I wasn’t a “support group kind of person.” Not when I was diagnosed with head and neck cancer in 2012. Not when I went through surgery, chemo, radiation, and recovery into 2013. And not when I was struggling with “life after cancer” in 2014. No, I wasn’t a support group kind of person – until I knew I just couldn’t do it on my own anymore.
When you’re diagnosed with cancer, it’s surreal and, in many ways, your life just goes on auto-pilot. You learn how to be sick. You learn how to keep your appointments. You learn how to take your pills. But you’re not in control…you just do it. And so I did. I did everything I was told to do and, despite having spectacular support from my wife and employees and friends, I was still having a hard time with the side effects of treatment.
And then there was the mental side of things. In addition to dealing with “chemo brain,” I was struggling to get my arms around what had happened…why it had happened to me.
Throughout my treatment, I saw fliers for Gilda’s Club Middle Tennessee. And I knew of Gilda Radner from my teen years spent watching Saturday Night Live. But it wasn’t until 2014 that I reached out and got involved with Gilda’s Club’s Head and Neck Support Group.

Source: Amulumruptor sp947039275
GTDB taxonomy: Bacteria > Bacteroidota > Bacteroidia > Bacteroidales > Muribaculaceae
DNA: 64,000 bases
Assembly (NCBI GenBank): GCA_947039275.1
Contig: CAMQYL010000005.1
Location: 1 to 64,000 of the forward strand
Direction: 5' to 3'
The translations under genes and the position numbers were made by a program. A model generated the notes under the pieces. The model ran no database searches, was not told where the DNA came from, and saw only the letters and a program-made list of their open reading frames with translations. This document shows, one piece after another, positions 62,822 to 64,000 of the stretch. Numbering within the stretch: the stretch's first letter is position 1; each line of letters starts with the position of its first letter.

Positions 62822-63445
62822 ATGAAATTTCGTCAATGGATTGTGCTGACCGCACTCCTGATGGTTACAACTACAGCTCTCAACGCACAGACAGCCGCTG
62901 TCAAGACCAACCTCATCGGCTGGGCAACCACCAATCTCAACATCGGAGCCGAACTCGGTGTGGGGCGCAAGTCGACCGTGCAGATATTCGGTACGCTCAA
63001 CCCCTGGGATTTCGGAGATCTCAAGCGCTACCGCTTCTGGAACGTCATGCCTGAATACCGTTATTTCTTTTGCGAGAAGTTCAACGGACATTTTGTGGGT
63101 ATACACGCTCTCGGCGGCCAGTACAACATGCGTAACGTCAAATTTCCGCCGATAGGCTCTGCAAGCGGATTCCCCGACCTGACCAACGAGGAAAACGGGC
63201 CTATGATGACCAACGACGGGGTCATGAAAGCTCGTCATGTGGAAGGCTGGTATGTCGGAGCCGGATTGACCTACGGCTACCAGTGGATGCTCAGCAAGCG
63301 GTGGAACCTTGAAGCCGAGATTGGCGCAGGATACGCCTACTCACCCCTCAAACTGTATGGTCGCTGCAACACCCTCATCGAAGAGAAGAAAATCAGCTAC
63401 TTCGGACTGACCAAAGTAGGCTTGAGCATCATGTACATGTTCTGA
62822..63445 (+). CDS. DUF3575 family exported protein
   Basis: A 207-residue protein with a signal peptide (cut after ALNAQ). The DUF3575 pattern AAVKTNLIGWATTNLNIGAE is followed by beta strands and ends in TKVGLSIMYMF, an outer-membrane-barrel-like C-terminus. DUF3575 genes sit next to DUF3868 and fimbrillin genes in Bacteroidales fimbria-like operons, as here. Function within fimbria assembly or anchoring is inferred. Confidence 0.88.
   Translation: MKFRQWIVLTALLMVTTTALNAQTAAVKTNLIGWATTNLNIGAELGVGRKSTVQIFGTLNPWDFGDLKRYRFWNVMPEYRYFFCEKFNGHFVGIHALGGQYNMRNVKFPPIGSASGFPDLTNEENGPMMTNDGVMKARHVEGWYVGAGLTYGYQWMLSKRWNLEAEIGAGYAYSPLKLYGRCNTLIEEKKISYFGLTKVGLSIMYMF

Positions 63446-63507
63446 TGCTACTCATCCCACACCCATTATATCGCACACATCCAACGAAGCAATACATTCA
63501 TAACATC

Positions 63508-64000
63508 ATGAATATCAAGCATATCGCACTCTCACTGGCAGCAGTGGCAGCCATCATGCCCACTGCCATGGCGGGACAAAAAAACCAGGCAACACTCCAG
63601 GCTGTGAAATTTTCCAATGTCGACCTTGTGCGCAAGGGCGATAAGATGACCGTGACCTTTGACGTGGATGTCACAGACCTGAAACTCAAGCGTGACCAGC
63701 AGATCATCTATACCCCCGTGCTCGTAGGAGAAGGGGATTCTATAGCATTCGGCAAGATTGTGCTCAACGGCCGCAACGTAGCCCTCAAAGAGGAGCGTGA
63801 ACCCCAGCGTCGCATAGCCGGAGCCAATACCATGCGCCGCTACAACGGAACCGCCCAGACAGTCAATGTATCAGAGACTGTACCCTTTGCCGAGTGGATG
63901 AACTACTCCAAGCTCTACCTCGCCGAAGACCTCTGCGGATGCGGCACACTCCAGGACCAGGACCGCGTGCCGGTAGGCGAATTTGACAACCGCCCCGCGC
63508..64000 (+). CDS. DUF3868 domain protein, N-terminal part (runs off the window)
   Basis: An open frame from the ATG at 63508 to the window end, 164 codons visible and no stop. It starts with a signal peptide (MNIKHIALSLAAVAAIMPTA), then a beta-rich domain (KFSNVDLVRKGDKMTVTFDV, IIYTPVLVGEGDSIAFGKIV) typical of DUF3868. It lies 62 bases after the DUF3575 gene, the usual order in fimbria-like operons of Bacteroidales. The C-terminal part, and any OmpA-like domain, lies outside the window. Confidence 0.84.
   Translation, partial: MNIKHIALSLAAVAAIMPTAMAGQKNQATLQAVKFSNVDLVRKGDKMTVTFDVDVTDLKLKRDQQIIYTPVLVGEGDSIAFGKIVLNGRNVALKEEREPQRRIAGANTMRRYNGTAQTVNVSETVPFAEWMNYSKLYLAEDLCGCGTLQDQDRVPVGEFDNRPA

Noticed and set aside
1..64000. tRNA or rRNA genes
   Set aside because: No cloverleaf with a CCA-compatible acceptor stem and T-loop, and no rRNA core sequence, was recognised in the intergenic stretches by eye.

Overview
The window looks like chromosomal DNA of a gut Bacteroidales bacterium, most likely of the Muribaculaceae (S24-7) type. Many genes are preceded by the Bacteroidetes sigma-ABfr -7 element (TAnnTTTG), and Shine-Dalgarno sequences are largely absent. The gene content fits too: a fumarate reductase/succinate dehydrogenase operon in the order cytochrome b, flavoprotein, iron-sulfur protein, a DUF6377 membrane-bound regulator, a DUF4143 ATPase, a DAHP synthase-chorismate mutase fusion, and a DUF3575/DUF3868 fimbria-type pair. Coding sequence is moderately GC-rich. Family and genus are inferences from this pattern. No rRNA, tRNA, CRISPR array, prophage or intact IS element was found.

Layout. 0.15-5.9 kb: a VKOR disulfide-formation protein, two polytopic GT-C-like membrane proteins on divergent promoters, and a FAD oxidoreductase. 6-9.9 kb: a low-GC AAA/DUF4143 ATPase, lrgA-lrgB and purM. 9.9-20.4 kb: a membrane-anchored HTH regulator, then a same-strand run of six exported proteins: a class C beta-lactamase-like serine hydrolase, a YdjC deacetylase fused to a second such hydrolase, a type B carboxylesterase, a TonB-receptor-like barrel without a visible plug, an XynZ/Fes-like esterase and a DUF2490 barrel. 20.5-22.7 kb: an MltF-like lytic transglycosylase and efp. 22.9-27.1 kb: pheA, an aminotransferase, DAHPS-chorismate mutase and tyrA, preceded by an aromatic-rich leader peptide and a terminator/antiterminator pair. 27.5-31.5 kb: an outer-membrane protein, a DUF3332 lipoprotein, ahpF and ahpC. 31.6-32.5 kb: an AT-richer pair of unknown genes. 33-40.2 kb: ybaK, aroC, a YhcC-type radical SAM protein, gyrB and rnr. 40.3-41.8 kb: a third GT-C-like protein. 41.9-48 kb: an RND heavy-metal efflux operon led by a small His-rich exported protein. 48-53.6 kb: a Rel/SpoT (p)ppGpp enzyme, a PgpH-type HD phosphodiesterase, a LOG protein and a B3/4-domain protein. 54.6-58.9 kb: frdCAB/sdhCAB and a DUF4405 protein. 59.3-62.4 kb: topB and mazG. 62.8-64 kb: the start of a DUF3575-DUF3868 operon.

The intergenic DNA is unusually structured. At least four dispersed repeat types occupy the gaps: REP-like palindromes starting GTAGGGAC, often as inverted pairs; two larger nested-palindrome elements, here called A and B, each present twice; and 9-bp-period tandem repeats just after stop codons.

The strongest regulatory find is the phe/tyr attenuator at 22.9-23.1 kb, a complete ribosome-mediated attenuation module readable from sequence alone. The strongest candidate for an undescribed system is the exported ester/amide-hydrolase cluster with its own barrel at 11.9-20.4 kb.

At my first meeting, I shared that I was at a point in time where I either needed to see a psychiatrist or needed to be at Gilda’s Club. One of the guys in the room said, “Well, you’re in the right place.”
I had great support in my personal life, but no one else had been through exactly what I’d been through. At Gilda’s, there was a whole room full of people – smiling people – and they all understood. Sitting in that group environment – listening and sharing – it didn’t take me long to realize that this is where I needed to be. The group was – and is – all about helping people who are starting and moving through their cancer journey. And they taught me something I’ll always remember: All you have to worry about right now is today. Tomorrow is going to be better than today, and today is better than yesterday.